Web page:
Mockingjay is the final book in The Hunger Games trilogy by Suzanne Collins, and certainly is an explosive end to a fantastic series.
Katniss has become the face of the rebellion, whether she wants to or not. She is put into situations to inspire people and want them to join the cause, while all the time attempting not to simply fall apart – not only because of what the Games have done to her, but knowing that her enemy – President Snow – still has Peeta and is using Peeta’s pain to break her.
Still, Katniss performs as she should and her life just gets more and more complicated when Peeta is rescued. It was all a little too easy and the reason why doesn’t take long to reveal itself; this is not the same boy she left behind in the arena. With enemies both within and out of the rebellion, Katniss must find a way to stay alive long enough to make good on her vow to kill Snow, regardless of what the consequences for her are.
Battling her way through the obstacles and losing people on the way, however, means Katniss knows there is every chance that she will never achieve her agenda. Her failure might not even be because of the Capitol and their soldiers, but from someone closer to her. She was the girl on fire, now she is the girl where everyday is a struggle to get through.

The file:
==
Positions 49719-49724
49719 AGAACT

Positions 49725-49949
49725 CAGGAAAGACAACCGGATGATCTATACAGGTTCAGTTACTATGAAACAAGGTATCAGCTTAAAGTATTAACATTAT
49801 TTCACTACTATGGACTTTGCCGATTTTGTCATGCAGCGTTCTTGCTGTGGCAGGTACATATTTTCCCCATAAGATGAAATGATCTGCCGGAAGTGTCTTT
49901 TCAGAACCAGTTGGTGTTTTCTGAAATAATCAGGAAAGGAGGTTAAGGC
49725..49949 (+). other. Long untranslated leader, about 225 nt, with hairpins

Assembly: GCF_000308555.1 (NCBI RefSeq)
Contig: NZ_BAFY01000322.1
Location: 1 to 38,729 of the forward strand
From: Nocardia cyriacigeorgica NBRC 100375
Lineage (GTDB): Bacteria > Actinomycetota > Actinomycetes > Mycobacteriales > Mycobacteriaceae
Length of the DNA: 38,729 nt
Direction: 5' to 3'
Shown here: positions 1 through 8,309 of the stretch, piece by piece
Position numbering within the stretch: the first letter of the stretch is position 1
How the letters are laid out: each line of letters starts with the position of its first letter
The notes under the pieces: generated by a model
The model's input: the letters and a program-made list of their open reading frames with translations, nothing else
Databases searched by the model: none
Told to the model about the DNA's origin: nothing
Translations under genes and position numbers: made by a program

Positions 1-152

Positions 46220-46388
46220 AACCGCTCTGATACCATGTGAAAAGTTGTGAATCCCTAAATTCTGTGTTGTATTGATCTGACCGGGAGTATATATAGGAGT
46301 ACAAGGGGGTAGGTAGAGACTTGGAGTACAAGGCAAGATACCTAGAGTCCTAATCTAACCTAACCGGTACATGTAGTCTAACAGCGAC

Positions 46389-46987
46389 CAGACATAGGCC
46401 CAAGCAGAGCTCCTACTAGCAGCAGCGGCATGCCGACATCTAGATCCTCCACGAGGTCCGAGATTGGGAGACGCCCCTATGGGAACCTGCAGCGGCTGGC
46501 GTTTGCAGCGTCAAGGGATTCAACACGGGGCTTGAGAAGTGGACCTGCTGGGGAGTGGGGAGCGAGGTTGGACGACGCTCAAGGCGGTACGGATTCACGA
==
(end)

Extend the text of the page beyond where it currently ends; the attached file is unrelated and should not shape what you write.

Collins truly has a talent with writing things in the first person perspective. Katniss literally spends most of the book having a break down or ending up in hospital while being classed as mental unstable. Yet there is never a point where that becomes annoying, or feels like that sympathy is being demanded from her. Collins’ approach to writing her is flawless and the reader is taken on the journey with her rather than watching from afar. The only time it could potentially drag on too long is averted by Katniss having a burst of determination.
Having wanted to read the trilogy for so long, I am pleased to say it did not disappoint. So much hype is around the films, and now I can see why for the books are fantastically written. The plot is fast moving and intense, and Collins does not shy away from the brutality of war and the innocents being caught in the crossfire. The tension is maintained throughout all three books and reaches a new high in Mockingjay, where there is literally no predicting who is going to survive the war. The way the book is written means that –despite it being from Katniss’ point of view – there is no guarantee she will make it through either.
A fantasy world constructed with painstaking reality, The Hunger Games should definitely be a trilogy that anyone liking romance, violence, rebellion, fantasy… The list goes on, it covers all eventualities, appeals to all audiences and is definitely a fantastic read.
A fantastic trilogy with a brilliant concluding book.